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6 steps to making a complaint

Making a complaint about your maternity care.

Maternity care in the UK is not perfect. Midwives and doctors are human beings, trying to do their job in often strained circumstances. However, that is not an excuse for bad care, by individuals or a unit as a whole.

Making a complaint can help you as an individual to be heard. It can prevent the same happening to other people. It can lead to changes that improve services for all. If we don't complain, how can we expect the situation to get better. All organisations use complaints as a thermometer to assess how they are doing, and to identify individuals that need further support/training, and also systems and services that are not working well.

It can feel daunting to consider making a complaint, but don't. Midwifery managers, hospital trust boards want to know what is going on, and they want to improve services. If you don't tell them your experience it just won't change. Expect your complaint to be met constructively and with sympathy.

AIMS have recently brought out an excellent book Resolution after birth all about recovering from birth trauma and includes information about making a complaint. I thought I would share with you the six simple steps to follow.

Step 1

Write down your story. What you remember happening, what you remember people saying. Ask your birth partners to write down what they remember too. Date this. Write down questions you have? What are the key issues for you that you would like to make a complaint about?

Step 2

Get a copy of your notes. Do this before making a complaint. Sadly records have been known to go missing after a complaint has been made. It is an easy process to get your notes. There is no time limit on doing this. You can do it years and years later.

There should be a section on the hospital's website for their records department. There is usually a downloadable form to print off. Sign it and send in with evidence of you and your address.

They have a month to send it to you but it is usually less than that. It is likely that it will come on an encrypted disc. There should be no charge now.

Step 3

Read through your notes. You can ask for an appointment with a doctor or midwife to explain them. You can also ask an independent midwife or experienced doula to do this. Obviously they would charge for this. Having an independent person can be helpful.

Is there anything else to add to your complaint? Anything missing?

Step 4

If you would like support to make your complaint you can contact PALS (patient advocacy and liaison service). Every hospital has one. They should offer you support in making your complaint. You can also contact them after you have made the written complaint. They may be able to come to any meetings you may have.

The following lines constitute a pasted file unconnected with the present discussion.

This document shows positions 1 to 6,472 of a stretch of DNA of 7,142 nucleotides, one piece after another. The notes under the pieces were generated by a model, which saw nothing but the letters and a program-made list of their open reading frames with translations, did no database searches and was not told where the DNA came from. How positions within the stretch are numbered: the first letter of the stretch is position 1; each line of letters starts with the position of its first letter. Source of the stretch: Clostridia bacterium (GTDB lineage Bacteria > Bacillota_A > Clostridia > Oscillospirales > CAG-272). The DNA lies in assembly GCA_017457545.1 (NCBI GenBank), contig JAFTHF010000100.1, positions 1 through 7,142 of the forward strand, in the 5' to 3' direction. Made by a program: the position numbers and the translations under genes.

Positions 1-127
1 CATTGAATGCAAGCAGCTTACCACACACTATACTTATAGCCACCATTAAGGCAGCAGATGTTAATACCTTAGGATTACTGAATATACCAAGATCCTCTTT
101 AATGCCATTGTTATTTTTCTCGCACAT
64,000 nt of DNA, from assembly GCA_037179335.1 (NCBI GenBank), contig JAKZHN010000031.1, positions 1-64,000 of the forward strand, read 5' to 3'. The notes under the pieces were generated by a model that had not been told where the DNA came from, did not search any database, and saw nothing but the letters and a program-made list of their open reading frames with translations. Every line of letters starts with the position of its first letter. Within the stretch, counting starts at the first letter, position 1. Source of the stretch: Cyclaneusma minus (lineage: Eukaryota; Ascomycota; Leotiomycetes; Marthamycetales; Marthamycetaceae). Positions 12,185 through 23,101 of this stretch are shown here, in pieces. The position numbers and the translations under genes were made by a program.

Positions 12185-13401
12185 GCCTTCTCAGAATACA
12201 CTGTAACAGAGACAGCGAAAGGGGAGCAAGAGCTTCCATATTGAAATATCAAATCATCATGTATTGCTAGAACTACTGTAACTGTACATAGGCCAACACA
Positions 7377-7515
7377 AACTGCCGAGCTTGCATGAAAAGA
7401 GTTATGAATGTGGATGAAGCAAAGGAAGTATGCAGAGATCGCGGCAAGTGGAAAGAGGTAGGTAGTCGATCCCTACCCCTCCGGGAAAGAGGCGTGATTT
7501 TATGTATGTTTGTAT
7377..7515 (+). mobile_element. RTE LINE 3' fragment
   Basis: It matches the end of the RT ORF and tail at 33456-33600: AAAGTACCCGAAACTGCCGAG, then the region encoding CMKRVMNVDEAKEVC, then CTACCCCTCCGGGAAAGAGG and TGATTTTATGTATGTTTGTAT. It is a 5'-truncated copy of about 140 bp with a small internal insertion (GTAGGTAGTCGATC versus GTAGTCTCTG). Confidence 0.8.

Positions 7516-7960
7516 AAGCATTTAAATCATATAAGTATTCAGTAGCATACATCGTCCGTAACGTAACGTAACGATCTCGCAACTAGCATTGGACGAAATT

Step 5

Make written complaint to the hospital complaints department. You can write to the head of midwifery instead but I am pretty sure that it all has the same system. If you do not want to make a written complaint

Set out

  • what the issues were and

  • what resolution you would like the service to make, for example, acknowledge your situation; make changes to policy/procedure; training for staff.

it is a useful idea to number these points so that you can refer back to them in future correspondence if necessary.

Use the AIMS book to help you. This is the Making a complaint leaflet for NHS England, NHS Wales, NHS Scotland, and Northern Ireland.

They have a month to respond.

They are likely to write a written response to your complaint. They may offer you a meeting to discuss.

The AIMS book and the regional NHS leaflets give you what would happen if you still are not satisfied with their response.

Step 6

You may like to share your complaint with the chair of your local Maternity Voices Partnership (MVP), as this body is part of putting the voices of families into the design and change of maternity care locally. You can do this as well as or instead of making a written complaint.

I have helped lots of women to complain and have seen the changes this has made to local maternity care. It can also help you to receive really good care in the future. The women I have supported have had really personalised care in future pregnancies. One was even visited, after having the next baby, on the postnatal ward by the head of midwifery to check she was happy with her care.

If you are inspired to make a difference to your local maternity care then do get in touch with your local MVP.

Positives too

You can also contact your local hospital to share the positives of your care, particularly if there is an aspect that you think should be expanded, or that worked very well, or individuals who gave excellent care. You can write to the head of midwifery, and you can copy in the Chief Executive, and the chair of the MVP if you want as well.

I hope you found this helpful. I am currently a doula and antenatal teacher, but I have been supporting local families in one form or another for almost two decades.

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